Our 24/7 cancer helpline provides information and answers for people dealing with cancer. We can connect you with trained cancer information specialists who will answer questions about a cancer diagnosis and provide guidance and a compassionate ear.
Our highly trained specialists are available 24/7 via phone and on weekdays can assist through video calls and online chat. We connect patients, caregivers, and family members with essential services and resources at every step of their cancer journey. Ask us how you can get involved and support the fight against cancer. Some of the topics we can assist with include:
For medical questions, we encourage you to review our information with your doctor.
For many people with anal cancer, treatment can remove or destroy the cancer. Completing treatment can be both stressful and exciting. You may be relieved to finish treatment, but it’s hard not to worry about cancer coming back. This is very common if you’ve had cancer.
For other people, anal cancer may never go away completely. Some people may need to get treatments to try to control the cancer for as long as possible. Learning to live with cancer that doesn't go away can be difficult and very stressful.
When you have completed treatment, your doctors will still want to watch you closely. It's very important to go to all of your follow-up appointments. During these visits, your doctors will ask if you are having any problems and may do a physical exam, which will include a rectal exam, an exam of the anus, and an exam to see if any nearby lymph nodes are enlarged. Blood tests and imaging tests such as CT scans may also be ordered. These exams and tests are meant to look for signs of the cancer returning or side effects from treatment.
Almost any cancer treatment can have side effects. Some might only last for a few days or weeks to months, but others might last a long time. Some side effects might not even show up until years after you have finished treatment. Your doctor visits are a good time to ask questions and to talk about any changes or problems you notice or concerns you have.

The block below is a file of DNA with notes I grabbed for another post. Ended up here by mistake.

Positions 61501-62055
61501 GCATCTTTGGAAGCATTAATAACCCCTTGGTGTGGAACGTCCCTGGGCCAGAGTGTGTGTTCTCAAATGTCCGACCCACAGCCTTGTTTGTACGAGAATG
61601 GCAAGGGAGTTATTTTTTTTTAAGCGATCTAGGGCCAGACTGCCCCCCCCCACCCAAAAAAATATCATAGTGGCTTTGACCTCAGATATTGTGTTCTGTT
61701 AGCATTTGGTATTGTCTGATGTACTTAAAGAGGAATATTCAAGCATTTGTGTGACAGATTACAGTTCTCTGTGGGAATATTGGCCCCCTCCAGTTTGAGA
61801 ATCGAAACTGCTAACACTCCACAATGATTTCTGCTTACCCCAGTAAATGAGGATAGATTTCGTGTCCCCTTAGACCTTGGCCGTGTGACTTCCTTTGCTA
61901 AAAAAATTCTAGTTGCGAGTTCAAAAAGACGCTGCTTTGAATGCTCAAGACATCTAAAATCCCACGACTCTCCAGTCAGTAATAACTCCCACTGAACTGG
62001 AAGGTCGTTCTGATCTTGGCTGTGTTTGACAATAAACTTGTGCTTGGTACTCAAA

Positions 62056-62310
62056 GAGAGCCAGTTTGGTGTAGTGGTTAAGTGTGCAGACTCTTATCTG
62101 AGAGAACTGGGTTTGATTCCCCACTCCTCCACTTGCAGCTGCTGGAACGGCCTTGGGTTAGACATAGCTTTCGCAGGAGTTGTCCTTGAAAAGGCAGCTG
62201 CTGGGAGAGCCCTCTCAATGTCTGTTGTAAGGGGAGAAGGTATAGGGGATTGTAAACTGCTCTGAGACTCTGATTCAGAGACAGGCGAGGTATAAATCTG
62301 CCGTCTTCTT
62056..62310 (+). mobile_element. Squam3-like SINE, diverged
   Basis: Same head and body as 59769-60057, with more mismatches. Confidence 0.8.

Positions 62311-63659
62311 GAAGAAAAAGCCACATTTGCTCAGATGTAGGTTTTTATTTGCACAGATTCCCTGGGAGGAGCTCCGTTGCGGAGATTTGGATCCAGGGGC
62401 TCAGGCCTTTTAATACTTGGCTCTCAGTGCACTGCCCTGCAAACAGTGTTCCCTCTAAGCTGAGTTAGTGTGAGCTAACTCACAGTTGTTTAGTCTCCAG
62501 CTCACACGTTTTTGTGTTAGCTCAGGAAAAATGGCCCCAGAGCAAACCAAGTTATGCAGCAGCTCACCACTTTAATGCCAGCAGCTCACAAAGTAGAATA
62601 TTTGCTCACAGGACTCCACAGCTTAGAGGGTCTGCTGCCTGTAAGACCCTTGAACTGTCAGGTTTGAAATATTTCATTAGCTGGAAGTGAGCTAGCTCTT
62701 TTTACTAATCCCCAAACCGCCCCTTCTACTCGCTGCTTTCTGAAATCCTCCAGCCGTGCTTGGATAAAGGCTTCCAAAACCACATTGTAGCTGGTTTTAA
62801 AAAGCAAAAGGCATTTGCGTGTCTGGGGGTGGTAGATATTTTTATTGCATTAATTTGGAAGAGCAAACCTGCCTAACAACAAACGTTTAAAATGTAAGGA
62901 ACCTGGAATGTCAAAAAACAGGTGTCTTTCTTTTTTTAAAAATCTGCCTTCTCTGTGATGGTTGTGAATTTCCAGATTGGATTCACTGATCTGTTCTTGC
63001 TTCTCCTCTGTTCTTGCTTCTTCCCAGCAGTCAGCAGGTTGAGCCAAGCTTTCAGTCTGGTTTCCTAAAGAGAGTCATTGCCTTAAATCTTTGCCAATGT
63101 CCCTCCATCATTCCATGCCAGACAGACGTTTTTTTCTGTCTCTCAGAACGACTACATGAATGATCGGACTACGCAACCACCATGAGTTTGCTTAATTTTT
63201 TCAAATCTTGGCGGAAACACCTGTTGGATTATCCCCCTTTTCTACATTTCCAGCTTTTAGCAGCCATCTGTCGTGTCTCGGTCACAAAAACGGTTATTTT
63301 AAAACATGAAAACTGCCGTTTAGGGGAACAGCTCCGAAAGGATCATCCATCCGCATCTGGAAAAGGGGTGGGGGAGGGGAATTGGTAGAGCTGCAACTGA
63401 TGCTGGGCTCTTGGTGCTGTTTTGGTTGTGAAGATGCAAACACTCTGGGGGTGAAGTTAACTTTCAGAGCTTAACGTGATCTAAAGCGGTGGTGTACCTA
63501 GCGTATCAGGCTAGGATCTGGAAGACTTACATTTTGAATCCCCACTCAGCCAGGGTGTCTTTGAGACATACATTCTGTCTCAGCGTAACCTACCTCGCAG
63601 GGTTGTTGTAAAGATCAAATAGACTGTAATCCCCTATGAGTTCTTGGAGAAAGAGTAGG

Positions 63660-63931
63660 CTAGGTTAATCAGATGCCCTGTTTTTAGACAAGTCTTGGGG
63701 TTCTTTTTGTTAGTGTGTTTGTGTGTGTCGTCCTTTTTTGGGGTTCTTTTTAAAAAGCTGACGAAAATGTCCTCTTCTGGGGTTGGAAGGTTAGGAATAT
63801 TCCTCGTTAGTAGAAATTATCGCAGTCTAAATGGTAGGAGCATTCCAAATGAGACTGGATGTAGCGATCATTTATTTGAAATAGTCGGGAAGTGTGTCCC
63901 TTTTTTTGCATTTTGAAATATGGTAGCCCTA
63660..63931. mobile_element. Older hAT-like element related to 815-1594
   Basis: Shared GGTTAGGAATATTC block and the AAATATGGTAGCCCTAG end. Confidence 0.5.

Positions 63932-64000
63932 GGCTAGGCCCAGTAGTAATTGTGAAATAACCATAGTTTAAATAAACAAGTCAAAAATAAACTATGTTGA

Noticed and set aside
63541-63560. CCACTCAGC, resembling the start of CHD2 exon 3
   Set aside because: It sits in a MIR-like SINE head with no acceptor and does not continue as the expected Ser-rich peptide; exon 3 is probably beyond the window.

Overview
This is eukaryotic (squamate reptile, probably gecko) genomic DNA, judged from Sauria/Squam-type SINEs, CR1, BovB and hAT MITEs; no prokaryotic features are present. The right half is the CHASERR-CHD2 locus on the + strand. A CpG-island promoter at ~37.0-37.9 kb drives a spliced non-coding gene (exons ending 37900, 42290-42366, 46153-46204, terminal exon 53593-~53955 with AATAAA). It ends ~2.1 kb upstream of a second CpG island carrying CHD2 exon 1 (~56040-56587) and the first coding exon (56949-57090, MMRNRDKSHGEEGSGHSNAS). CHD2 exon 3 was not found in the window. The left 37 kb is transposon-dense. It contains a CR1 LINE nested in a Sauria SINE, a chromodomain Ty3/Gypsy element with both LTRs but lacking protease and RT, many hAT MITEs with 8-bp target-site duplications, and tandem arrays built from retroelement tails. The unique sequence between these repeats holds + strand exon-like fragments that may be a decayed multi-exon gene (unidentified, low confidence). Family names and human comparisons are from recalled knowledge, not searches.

For people with no signs of anal cancer, many doctors recommend follow-up visits (which may include an anoscopy) with physical exams every 3 to 6 months for at least the first 3 years after treatment. CT scans or MRIs are also often done regularly for a certain period of time. These visits may be less often (about every 6 months) for the next several years. Some doctors may advise different follow-up schedules.
Close follow-up is very important in the first several months after chemoradiation treatment, especially if not all of the cancer is gone. Some tumors continue to shrink after chemoradiation, so the doctor will want to watch the cancer closely during this time to see if more treatment might still be needed.
Most people treated for anal cancer don’t need extensive surgery (known as an abdominoperineal resection, or APR). But if you do have an APR, you will need to have a permanent colostomy.
If you have a colostomy, follow-up is important. You might feel worried or isolated from normal activities. A wound, ostomy, continence nurse (WOCN) or enterostomal therapist (a health care professional trained to help people with their colostomies) can teach you how to care for your colostomy. You can also ask the American Cancer Society about programs offering information and support in your area. See our colostomy information to learn more.